May 9, 2022, 10:42 am2k ptsInteresting
Apple has once again found itself in the firing line of critics, this time due to applications being sold through its App Store. Anyone using an Apple Device, such as an iPhone, iPad, or Mac, needs to use the App Store to download iOS-compliant apps. But some users have sounded the alarm over apps that utilize pop-ups that make it hard for customers to quit the app, or that send them to unsolicited product or service pages.
Apps in disguise
There are reports of apps that masquerade as having one purpose but that have a completely different use once downloaded. For example, the consumer could download what they think is an interior design app, but really it sends them to a forex trading platform instead.
There are reports of this happening with gambling as well. That's why it is always best to be 100% sure about which online casino you are using. Stick to reputable, well-known brand names and always visit their official site. This will ensure that you are getting what you expect and having the highest quality gambling experience possible.
A developer called Kosta Eleftheriou, known for hunting dodgy apps, discovered an app called My Metronome, which they claim is out to scam consumers. Upon opening, the app locks up and makes it impossible to exit via the keyboard or other buttons. The only way to bypass the app, other than force quit, is by signing up to pay a $9.99 monthly subscription.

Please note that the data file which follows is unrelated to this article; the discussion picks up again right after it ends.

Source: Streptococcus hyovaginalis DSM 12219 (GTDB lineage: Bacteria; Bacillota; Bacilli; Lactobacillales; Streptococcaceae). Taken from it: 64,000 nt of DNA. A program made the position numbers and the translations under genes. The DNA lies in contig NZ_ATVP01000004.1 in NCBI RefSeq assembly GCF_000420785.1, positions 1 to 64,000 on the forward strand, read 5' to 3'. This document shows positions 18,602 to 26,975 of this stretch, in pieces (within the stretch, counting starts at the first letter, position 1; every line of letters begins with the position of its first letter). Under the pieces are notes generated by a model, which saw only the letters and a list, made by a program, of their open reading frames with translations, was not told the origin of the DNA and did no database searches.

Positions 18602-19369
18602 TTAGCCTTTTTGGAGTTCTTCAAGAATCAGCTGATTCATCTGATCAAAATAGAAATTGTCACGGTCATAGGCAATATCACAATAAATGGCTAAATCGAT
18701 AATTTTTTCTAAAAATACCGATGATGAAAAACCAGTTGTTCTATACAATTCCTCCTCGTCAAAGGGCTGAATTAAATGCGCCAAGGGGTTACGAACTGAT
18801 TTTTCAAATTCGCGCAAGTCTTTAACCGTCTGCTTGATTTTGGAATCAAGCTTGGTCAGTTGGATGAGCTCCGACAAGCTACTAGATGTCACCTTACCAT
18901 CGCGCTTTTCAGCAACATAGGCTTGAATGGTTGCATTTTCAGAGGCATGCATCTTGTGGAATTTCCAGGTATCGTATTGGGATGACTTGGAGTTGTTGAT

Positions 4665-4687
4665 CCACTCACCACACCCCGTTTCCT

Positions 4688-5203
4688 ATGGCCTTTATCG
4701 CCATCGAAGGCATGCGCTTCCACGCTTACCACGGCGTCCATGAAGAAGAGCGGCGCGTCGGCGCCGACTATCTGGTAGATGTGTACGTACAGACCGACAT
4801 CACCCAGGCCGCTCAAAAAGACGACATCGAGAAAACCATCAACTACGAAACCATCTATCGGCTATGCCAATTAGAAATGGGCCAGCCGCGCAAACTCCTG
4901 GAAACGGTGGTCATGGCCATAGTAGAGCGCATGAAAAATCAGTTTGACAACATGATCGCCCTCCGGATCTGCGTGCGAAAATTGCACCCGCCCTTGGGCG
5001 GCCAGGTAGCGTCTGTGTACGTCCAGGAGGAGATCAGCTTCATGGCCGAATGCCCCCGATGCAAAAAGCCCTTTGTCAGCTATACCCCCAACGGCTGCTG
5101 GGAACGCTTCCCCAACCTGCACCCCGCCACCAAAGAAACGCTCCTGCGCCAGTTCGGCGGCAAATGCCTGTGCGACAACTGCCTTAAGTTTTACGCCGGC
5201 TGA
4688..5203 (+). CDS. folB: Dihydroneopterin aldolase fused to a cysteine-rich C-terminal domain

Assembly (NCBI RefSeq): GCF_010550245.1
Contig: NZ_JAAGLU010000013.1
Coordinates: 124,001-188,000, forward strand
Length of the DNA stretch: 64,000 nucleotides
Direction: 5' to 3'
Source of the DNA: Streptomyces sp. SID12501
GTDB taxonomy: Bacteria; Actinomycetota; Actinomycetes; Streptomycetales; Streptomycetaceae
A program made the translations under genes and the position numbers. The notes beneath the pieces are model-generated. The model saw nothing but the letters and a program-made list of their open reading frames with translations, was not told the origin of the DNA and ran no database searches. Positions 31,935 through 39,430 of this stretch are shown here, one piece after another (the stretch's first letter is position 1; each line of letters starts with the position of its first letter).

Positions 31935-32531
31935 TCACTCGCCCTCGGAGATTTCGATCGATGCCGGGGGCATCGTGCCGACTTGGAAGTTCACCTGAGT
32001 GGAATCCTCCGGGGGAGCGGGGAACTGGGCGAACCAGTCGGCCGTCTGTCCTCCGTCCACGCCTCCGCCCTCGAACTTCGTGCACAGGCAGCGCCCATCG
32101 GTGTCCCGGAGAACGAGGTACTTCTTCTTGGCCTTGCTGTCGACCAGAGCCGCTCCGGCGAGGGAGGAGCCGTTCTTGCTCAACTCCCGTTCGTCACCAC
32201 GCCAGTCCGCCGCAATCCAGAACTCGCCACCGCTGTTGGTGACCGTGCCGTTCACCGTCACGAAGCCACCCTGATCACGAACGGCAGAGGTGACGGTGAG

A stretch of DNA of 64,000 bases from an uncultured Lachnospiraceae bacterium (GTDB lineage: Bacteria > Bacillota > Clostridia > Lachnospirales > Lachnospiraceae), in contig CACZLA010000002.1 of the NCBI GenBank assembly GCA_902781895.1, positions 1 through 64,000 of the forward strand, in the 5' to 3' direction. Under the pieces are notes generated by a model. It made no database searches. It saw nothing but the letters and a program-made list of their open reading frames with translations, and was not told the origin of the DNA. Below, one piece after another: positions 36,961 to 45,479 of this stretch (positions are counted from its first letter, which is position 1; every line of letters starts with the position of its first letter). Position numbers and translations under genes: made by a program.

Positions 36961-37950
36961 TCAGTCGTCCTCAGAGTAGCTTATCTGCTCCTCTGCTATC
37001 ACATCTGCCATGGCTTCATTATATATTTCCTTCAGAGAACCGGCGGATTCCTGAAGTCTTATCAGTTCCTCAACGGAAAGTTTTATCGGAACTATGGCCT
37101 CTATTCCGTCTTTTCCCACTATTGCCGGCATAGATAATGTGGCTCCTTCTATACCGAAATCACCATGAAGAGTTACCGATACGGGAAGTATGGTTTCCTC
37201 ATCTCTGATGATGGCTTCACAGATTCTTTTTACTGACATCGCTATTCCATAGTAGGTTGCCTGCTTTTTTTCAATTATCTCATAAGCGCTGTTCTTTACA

The Verge reported Eleftheriou said 'this developer has experimented with various techniques over the years of preventing people from closing the paywall', adding that the Apple Store is home to similar apps.
Shortly after the news of My Metronome broke on Twitter, the app disappeared from the App Store. However, users were quick to point out that it had been there for years and therefore likely caused a lot of damage.
Not just apps
But the situation is not just limited to applications. In recent months, Apple has come under fire from the EU for allegedly uncompetitive practices. As an example, its practice of sideloading has been criticised, with EU regulators threatening to disallow it completely. This would see Apple forced to allow apps not from the App Store to be downloaded onto Apple devices.
Currently, all apps downloaded to Apple devices have to go through the App Store. The EU says this is uncompetitive, while Apple says it allows them to vet every app on the platform. Some of the reports above, however, could call this promise into question.
Dutch regulators have also criticised Apple for its fees against developers who have to pay between 15 and 30% when developing their apps for the App Store. Google denied any wrongdoing and said they would appeal the decision of the Dutch competition authority.
The moral of the story is to always check the app you download. You can do this by checking reviews or conducting a simple search online. The other alternative is to visit the company's site directly and download it via the App Store from there.